|The first excerpt represents the past or something you must release, and is drawn from Emma McChesney & Co. by Edna Ferber:
"Is that a new suit, T. A.?"
"This? Lord, no! Last summer's. Put it on because of this
July hangover in September. Why?"
"Oh, I don't know"--vaguely--"I just--wondered."
There was nothing vague about T. A. Buck, however. His old air
of leisureliness was gone. His very attitude as he sat there,
erect, brisk, confident, was in direct contrast to his old,
"I'd like to go over the home grounds with you this morning,"
Emma McChesney & Co.
|The second excerpt represents the present or the deciding factor of the moment, and is drawn from The Silverado Squatters by Robert Louis Stevenson:
and sometimes a back-draught would strike into the elbow
where we sat, and cast the gravel and torn leaves into our
faces. But for the most part, this great, streaming gale
passed unweariedly by us into Napa Valley, not two hundred
yards away, visible by the tossing boughs, stunningly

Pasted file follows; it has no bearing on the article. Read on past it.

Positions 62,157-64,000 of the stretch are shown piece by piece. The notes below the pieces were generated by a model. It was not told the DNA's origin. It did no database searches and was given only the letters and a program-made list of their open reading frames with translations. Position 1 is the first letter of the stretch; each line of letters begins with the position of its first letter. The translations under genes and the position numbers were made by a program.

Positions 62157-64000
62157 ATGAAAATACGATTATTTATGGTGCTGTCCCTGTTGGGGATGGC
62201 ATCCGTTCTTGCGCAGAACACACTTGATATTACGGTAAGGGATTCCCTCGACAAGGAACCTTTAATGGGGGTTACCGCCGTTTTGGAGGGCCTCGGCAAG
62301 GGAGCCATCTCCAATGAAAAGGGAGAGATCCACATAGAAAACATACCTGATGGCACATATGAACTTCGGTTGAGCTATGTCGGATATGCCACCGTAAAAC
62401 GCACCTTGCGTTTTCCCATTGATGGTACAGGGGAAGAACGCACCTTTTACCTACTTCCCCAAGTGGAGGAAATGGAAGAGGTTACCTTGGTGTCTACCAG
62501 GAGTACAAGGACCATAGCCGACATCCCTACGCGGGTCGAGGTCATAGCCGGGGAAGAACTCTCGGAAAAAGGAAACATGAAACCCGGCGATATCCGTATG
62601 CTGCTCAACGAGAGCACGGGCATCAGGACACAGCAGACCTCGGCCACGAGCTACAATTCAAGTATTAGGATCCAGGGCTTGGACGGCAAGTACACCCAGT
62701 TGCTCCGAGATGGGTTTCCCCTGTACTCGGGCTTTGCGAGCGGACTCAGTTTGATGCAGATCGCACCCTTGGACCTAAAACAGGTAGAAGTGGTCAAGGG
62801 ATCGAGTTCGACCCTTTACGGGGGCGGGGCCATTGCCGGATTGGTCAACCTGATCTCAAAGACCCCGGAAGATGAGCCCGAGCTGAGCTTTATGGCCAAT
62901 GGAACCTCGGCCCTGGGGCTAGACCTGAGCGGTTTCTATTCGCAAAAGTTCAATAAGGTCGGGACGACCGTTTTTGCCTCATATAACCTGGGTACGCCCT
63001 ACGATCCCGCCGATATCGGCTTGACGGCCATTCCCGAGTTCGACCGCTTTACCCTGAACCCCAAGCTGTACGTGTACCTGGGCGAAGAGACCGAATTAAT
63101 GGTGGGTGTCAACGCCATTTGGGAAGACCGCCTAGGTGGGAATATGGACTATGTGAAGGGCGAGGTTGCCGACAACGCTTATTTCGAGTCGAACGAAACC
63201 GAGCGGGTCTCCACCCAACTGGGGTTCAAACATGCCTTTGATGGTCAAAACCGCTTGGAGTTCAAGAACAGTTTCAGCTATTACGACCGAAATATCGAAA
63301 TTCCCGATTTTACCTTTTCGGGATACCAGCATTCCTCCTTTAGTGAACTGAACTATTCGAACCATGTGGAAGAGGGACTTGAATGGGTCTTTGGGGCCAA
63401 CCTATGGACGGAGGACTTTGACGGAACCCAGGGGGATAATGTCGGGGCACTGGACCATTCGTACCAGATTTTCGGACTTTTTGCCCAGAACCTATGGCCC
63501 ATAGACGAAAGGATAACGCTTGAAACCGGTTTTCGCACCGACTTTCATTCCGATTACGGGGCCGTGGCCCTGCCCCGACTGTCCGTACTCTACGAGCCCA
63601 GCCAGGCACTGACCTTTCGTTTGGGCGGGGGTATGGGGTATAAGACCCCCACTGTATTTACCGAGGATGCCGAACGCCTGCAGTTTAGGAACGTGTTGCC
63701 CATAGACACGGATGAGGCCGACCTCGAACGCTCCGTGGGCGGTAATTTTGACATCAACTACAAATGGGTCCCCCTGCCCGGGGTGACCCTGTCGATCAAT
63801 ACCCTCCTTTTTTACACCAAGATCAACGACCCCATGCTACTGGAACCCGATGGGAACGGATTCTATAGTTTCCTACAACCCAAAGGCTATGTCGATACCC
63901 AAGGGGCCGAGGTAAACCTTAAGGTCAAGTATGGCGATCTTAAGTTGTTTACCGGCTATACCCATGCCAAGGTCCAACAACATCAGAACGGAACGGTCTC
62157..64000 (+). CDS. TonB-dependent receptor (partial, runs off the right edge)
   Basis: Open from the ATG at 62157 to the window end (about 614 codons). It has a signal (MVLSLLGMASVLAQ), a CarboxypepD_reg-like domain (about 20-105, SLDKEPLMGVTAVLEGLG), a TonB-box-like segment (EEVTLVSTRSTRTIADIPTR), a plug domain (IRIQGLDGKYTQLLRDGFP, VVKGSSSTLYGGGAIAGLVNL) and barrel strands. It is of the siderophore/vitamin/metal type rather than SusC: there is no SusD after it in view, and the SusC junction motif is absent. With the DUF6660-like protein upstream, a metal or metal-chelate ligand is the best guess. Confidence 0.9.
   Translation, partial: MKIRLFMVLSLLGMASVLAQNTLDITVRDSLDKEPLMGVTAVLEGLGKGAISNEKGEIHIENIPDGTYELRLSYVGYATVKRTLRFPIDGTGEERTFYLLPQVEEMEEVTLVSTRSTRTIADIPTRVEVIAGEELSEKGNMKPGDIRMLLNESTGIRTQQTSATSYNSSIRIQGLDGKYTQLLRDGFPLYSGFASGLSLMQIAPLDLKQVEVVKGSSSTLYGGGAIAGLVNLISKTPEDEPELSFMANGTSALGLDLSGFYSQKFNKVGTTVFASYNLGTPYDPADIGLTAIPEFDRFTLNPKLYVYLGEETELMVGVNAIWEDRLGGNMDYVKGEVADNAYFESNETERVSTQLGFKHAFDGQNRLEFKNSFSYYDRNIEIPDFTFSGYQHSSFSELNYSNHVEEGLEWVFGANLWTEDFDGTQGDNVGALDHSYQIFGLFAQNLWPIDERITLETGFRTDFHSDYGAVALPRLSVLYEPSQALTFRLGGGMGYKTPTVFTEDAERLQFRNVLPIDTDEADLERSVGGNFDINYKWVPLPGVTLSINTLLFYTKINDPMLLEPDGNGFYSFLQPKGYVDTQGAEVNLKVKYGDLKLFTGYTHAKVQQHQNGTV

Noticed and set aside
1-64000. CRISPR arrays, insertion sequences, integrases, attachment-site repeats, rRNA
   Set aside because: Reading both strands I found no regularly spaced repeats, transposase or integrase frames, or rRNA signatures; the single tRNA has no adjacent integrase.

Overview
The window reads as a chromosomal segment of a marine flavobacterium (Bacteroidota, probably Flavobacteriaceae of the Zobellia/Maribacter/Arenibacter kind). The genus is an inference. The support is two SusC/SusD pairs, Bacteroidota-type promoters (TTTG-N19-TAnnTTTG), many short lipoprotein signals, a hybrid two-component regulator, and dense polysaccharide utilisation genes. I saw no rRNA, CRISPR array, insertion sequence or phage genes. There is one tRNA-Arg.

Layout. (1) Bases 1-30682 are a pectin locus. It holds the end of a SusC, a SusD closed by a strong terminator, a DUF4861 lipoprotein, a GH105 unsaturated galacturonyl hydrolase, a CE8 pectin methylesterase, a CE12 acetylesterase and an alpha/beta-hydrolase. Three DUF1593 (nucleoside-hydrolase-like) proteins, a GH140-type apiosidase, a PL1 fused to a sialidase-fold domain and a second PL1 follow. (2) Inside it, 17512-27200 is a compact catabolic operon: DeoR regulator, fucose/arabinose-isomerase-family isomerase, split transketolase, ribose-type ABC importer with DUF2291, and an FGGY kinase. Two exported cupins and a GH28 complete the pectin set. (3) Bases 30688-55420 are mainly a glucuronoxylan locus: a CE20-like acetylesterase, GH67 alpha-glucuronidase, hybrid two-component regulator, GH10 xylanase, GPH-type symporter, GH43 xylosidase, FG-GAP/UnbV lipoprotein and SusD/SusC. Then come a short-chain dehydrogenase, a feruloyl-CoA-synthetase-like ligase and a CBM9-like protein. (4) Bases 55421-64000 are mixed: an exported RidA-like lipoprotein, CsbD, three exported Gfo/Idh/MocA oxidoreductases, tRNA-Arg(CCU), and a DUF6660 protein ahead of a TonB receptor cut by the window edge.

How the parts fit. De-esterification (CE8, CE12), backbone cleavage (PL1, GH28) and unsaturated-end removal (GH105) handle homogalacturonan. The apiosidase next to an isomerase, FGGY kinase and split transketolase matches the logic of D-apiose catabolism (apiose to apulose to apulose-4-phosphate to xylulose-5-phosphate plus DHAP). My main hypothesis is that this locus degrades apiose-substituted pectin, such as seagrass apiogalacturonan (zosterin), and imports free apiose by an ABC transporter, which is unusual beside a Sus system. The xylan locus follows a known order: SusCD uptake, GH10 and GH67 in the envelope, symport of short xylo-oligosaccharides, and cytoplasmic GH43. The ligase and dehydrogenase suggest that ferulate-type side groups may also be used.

audible, and yet not moving a hair upon our heads. So it
blew all night long while I was writing up my journal, and
after we were in bed, under a cloudless, starset heaven; and
so it was blowing still next morning when we rose.
It was a laughable thought to us, what had become of our
cheerful, wandering Hebrews. We could not suppose they had
|The third excerpt represents the future or something you must embrace, and is drawn from A Lover's Complaint by William Shakespeare:
Where neither party is nor true nor kind:
They sought their shame that so their shame did find;
And so much less of shame in me remains,
By how much of me their reproach contains.
'Among the many that mine eyes have seen,
Not one whose flame my heart so much as warm'd,
Or my affection put to the smallest teen,
Or any of my leisures ever charm'd:
Harm have I done to them, but ne'er was harmed;
Kept hearts in liveries, but mine own was free,
And reign'd, commanding in his monarchy.